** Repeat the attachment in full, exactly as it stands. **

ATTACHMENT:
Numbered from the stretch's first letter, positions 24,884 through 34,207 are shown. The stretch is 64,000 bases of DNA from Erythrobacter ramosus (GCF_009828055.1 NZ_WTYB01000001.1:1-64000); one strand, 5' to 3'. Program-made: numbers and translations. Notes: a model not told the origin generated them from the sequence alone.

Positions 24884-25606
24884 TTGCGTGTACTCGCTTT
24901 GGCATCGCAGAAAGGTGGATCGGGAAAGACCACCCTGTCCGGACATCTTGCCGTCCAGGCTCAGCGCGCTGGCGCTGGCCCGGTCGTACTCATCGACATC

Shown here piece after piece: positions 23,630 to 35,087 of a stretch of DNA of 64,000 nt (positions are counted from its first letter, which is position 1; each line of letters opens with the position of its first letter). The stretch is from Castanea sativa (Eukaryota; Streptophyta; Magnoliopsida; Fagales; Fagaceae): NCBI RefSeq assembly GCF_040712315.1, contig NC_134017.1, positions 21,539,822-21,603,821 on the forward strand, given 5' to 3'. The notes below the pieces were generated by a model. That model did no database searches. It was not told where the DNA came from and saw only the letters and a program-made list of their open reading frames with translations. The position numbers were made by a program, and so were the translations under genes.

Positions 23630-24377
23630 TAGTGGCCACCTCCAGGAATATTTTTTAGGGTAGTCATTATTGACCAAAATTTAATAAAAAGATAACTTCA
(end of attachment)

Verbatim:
Numbered from the stretch's first letter, positions 24,884 through 34,207 are shown. The stretch is 64,000 bases of DNA from Erythrobacter ramosus (GCF_009828055.1 NZ_WTYB01000001.1:1-64000); one strand, 5' to 3'. Program-made: numbers and translations. Notes: a model not told the origin generated them from the sequence alone.

Positions 24884-25606
24884 TTGCGTGTACTCGCTTT
24901 GGCATCGCAGAAAGGTGGATCGGGAAAGACCACCCTGTCCGGACATCTTGCCGTCCAGGCTCAGCGCGCTGGCGCTGGCCCGGTCGTACTCATCGACATC

Shown here piece after piece: positions 23,630 to 35,087 of a stretch of DNA of 64,000 nt (positions are counted from its first letter, which is position 1; each line of letters opens with the position of its first letter). The stretch is from Castanea sativa (Eukaryota; Streptophyta; Magnoliopsida; Fagales; Fagaceae): NCBI RefSeq assembly GCF_040712315.1, contig NC_134017.1, positions 21,539,822-21,603,821 on the forward strand, given 5' to 3'. The notes below the pieces were generated by a model. That model did no database searches. It was not told where the DNA came from and saw only the letters and a program-made list of their open reading frames with translations. The position numbers were made by a program, and so were the translations under genes.

Positions 23630-24377
23630 TAGTGGCCACCTCCAGGAATATTTTTTAGGGTAGTCATTATTGACCAAAATTTAATAAAAAGATAACTTCA